On the 6th, David started a 3-day graduate seminar on Business Ethics, co-taught with Clarisse, and with 22 students. It was a huge effort, but ultimately successful. Another crisis – the middle day was declared a holiday (with 2 days’notice), but we declared it a seminar day anyway. Only difficulty was the person supposed to open the school at 5:00 forgot, so we got in 45 minutes late, but carried on. Heinz & Silvana showed up during this time, but we managed a lunch to begin to plan out trip. When the seminar ended, we celebrated with a concert with Clarisse – in the fairgrounds because nowhere else was big enough – the London Philharmonic + Macedonia’s most famous music export, Pianist Simon Trpceski, and a massive sellout crowd. By this time, Skopje had decided it was winter – freezing temperatures, snow & freezing rain. We stood in that forever trying to get a taxi home.
The next day, Dec. 11, was the 45Th Annual McGaffey Carolling Party – Make a Joyful Noise.
David organizing eggnog in our tiny kitchen
Only about 20 people made it through the weather,with many unsure what to expect, but they loved the idea.
Folks from the QSI School
They sang and sang; we brought out the Cossack Stew and they still
Side entertainment from the children
sang, we finished the eggnog and they continued to sing, and then we had to throw them out because we were going to our first Macedonian Wedding!
David leads the singing
Carolers from UACS
Our primary contact at UACS, Victoria Gombar, was getting married at the
In Sacred Heart Cathedral
Catholic Cathedral, and we were required to be there. (She had started attending our English-language services on Sundays, and said the marriage wouldn’t be official without us.)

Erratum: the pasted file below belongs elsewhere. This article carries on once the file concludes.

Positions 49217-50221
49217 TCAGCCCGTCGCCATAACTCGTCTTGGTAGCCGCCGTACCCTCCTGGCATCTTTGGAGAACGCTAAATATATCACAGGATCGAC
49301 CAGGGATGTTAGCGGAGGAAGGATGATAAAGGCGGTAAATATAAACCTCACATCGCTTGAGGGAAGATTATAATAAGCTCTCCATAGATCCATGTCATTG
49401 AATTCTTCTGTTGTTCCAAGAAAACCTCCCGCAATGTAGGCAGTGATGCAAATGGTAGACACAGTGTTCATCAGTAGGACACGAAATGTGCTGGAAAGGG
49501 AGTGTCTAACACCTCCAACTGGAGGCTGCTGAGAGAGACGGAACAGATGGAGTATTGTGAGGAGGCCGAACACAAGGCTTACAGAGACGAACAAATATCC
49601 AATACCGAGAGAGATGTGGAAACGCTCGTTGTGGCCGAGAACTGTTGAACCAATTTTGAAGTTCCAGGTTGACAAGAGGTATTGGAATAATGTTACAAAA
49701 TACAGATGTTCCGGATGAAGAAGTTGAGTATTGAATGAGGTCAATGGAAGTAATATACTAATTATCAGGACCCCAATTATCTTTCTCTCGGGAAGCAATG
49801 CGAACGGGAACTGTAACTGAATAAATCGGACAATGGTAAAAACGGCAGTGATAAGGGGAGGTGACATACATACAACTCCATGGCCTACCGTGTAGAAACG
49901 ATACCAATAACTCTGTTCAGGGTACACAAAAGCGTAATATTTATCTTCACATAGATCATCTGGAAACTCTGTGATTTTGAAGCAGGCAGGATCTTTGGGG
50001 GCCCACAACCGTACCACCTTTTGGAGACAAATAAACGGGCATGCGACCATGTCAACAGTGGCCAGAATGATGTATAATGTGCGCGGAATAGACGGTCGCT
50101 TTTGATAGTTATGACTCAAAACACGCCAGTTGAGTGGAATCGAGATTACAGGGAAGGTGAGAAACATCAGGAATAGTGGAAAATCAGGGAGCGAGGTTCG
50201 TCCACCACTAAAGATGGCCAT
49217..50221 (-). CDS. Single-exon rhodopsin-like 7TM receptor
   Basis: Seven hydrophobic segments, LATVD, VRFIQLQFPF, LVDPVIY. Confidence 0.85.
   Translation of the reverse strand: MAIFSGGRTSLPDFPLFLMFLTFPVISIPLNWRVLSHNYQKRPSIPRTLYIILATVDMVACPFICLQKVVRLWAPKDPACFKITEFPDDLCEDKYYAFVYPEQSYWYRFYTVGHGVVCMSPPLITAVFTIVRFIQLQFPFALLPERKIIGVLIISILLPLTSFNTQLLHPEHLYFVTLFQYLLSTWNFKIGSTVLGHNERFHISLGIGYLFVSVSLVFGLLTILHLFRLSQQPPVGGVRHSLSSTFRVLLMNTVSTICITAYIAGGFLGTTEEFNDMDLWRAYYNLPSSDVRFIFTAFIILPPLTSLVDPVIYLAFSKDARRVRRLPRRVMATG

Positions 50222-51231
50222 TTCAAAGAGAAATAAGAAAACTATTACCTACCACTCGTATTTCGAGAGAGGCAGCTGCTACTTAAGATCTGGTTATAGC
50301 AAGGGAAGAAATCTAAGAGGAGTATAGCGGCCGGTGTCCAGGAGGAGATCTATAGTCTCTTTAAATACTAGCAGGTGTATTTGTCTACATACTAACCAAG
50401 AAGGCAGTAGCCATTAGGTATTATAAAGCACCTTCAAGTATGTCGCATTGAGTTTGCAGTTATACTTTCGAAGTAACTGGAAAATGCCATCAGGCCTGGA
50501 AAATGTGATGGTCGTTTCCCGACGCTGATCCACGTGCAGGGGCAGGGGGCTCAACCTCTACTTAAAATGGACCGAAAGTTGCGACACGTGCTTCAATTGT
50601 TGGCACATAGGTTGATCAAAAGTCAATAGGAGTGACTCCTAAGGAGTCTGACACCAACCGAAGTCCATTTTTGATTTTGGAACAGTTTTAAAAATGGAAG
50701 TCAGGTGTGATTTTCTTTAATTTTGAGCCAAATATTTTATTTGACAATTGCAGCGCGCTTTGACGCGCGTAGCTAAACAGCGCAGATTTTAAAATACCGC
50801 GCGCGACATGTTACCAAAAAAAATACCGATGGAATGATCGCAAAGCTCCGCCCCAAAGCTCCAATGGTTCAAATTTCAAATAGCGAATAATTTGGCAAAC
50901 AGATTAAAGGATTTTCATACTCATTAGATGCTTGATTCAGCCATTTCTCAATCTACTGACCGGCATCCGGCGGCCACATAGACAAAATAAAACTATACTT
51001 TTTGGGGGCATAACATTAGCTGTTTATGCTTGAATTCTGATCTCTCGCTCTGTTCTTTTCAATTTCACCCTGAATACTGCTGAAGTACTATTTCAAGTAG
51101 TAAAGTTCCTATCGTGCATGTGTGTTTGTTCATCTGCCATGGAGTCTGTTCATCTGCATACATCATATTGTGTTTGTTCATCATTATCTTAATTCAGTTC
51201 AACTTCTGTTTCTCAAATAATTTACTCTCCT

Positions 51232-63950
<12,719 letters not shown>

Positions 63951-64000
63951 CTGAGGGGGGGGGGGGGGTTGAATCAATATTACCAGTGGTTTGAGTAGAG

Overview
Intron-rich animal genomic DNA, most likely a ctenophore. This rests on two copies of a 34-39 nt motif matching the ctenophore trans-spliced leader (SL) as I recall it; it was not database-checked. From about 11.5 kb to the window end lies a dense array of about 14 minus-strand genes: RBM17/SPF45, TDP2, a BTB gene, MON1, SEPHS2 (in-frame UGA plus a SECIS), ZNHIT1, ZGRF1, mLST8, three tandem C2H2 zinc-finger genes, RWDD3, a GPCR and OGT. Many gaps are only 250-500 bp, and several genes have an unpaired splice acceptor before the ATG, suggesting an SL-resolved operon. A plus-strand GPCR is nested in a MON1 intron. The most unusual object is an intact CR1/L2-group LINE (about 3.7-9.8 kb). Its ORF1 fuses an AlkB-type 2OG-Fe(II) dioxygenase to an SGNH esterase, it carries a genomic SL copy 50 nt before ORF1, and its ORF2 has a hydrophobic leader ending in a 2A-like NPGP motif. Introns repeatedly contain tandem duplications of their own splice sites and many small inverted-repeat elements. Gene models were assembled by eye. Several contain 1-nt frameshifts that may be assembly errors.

Lovely church, handsome groom, a bride who had been made-up & hair-dressed and dressed all day, but who still superficially resembled our Victoria, and a rousing sermon about something like,”Marriage is hard work”
Elegant Victoria in her gown and fur jacket
(Our Macedonian is still very weak.)
Then off to the fanciest restaurant in town, where we were seating at a table groaning with Macedonian appetisers. It was hard, after a full meal of Cossack Stew, but we emptied the table. We refused, however, to go to the buffet, where steak & fish & poultry & & & awaited. During all this, the bride’s parents kept plying us with Rakia & whisky & Wine. When we were about ready to fall under the table, we left (about midnight). We
One of the buffet tables
reportedly missed the best part of the reception – when the dancing girls showed up! Maybe next wedding we can stay awake.
We had to get up the next morning for the Christmas Art & Caraft Festival, where we ate goodies, met friends, and bought goodies. – before running off for our last Communion Service this year. Not a major problem – turns out most of the worshipers are leaving for Christmas as well.
Mon & Tuesday were spent finalizing things at school, then we were free!!! We rented a Chevy Spark from a local agency (Euro 17/day with insurance, green card for all the Balkans, snow tires, emergency kit, chains & all extras.Then – following Heinz & Silvana – we took off for the Serbian border, with nothing to do for three weeks but explore, eat & (hopefully) get an occasional nap. After those last two weeks, we feel we have earned both vacation and nap.